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  1. Free, publicly-accessible full text available June 1, 2025
  2. Chi-Wang Shu (Ed.)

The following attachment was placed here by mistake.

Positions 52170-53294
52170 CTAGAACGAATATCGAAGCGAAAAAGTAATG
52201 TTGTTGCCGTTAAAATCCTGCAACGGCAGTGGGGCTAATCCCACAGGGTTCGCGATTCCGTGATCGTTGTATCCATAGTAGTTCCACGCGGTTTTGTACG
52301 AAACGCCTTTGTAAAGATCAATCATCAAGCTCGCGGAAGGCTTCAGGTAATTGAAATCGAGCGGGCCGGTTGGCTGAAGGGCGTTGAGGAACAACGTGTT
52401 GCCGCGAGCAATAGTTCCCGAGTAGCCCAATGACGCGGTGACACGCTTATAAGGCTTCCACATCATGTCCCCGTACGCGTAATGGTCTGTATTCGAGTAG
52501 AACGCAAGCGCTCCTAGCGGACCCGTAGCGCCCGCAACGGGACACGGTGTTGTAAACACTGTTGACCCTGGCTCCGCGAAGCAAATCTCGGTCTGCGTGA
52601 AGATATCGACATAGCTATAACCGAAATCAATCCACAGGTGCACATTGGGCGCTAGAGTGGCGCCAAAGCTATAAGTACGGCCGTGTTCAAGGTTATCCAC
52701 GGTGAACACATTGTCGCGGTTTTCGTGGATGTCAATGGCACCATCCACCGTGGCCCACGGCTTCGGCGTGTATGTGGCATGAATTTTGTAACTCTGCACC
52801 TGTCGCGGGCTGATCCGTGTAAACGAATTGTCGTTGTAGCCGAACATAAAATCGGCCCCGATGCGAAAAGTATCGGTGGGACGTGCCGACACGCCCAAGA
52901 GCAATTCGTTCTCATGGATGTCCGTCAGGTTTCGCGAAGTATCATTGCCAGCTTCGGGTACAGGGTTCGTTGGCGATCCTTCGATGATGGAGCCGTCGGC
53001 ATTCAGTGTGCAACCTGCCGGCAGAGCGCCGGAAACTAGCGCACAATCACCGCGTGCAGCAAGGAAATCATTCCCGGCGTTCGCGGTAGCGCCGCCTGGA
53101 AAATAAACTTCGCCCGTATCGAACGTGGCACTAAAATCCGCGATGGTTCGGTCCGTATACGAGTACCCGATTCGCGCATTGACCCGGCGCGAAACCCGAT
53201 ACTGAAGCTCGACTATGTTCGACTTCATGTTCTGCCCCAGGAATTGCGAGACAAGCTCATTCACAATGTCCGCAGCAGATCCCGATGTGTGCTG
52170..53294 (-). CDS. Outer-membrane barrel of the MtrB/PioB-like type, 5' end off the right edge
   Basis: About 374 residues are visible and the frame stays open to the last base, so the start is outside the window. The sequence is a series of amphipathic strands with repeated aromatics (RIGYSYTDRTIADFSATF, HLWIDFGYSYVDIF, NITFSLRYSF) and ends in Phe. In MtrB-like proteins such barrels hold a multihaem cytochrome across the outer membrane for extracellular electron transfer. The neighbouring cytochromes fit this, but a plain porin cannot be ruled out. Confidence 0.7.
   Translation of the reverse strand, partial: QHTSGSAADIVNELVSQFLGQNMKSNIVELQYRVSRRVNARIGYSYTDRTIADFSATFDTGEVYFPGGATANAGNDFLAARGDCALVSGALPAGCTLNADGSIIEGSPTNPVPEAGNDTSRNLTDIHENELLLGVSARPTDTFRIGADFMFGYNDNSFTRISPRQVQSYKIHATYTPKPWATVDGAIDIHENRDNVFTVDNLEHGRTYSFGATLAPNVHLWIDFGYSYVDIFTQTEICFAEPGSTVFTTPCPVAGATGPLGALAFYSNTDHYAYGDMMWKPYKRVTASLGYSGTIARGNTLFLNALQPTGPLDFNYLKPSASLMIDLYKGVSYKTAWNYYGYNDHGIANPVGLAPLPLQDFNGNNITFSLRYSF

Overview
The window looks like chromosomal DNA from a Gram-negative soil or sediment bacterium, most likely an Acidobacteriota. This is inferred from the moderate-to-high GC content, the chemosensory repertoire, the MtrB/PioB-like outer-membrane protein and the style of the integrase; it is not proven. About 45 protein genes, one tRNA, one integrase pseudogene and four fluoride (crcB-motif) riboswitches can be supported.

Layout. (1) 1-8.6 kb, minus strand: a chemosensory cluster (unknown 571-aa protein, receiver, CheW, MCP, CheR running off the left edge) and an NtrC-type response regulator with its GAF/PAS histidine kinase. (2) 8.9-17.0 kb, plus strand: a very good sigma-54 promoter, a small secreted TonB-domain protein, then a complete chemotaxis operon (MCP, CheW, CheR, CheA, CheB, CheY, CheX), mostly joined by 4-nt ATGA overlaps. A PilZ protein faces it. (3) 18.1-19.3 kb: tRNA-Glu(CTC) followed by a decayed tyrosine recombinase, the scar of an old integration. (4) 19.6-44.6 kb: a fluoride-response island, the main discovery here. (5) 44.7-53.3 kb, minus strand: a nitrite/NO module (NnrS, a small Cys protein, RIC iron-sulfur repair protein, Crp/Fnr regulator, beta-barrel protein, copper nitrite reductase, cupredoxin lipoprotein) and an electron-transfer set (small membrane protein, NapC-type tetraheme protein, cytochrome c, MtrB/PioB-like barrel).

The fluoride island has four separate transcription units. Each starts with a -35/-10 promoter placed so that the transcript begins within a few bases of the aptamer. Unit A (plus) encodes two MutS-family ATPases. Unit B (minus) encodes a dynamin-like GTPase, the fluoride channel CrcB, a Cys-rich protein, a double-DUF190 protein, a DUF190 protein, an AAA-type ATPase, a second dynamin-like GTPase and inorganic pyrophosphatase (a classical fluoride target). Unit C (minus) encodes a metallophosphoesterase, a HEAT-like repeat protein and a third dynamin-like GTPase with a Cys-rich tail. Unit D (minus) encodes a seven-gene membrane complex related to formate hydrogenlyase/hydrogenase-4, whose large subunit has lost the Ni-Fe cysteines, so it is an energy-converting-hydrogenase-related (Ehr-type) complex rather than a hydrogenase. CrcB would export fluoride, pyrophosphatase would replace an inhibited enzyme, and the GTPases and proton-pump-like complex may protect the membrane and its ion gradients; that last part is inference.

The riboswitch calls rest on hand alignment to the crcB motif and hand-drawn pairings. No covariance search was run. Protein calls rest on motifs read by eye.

GPU computing is expected to play an integral part in all modern Exascale supercomputers. It is also expected that higher order Godunov schemes will make up about a significant fraction of the application mix on such supercomputers. It is, therefore, very important to prepare the community of users of higher order schemes for hyperbolic PDEs for this emerging opportunity. Not every algorithm that is used in the space-time update of the solution of hyperbolic PDEs will take well to GPUs. However, we identify a small core of algorithms that take exceptionally well to GPU computing. Based on an analysis of available options, we have been able to identify weighted essentially non-oscillatory (WENO) algorithms for spatial reconstruction along with arbitrary derivative (ADER) algorithms for time extension followed by a corrector step as the winning three-part algorithmic combination. Even when a winning subset of algorithms has been identified, it is not clear that they will port seamlessly to GPUs. The low data throughput between CPU and GPU, as well as the very small cache sizes on modern GPUs, implies that we have to think through all aspects of the task of porting an application to GPUs. For that reason, this paper identifies the techniques and tricks needed for making a successful port of this very useful class of higher order algorithms to GPUs. Application codes face a further challenge—the GPU results need to be practically indistinguishable from the CPU results—in order for the legacy knowledge bases embedded in these applications codes to be preserved during the port of GPUs. This requirement often makes a complete code rewrite impossible. For that reason, it is safest to use an approach based on OpenACC directives, so that most of the code remains intact (as long as it was originally well-written). This paper is intended to be a one-stop shop for anyone seeking to make an OpenACC-based port of a higher order Godunov scheme to GPUs. We focus on three broad and high-impact areas where higher order Godunov schemes are used. The first area is computational fluid dynamics (CFD). The second is computational magnetohydrodynamics (MHD) which has an involution constraint that has to be mimetically preserved. The third is computational electrodynamics (CED) which has involution constraints and also extremely stiff source terms. Together, these three diverse uses of higher order Godunov methodology, cover many of the most important applications areas. In all three cases, we show that the optimal use of algorithms, techniques, and tricks, along with the use of OpenACC, yields superlative speedups on GPUs. As a bonus, we find a most remarkable and desirable result: some higher order schemes, with their larger operations count per zone, show better speedup than lower order schemes on GPUs. In other words, the GPU is an optimal stratagem for overcoming the higher computational complexities of higher order schemes. Several avenues for future improvement have also been identified. A scalability study is presented for a real-world application using GPUs and comparable numbers of high-end multicore CPUs. It is found that GPUs offer a substantial performance benefit over comparable number of CPUs, especially when all the methods designed in this paper are used.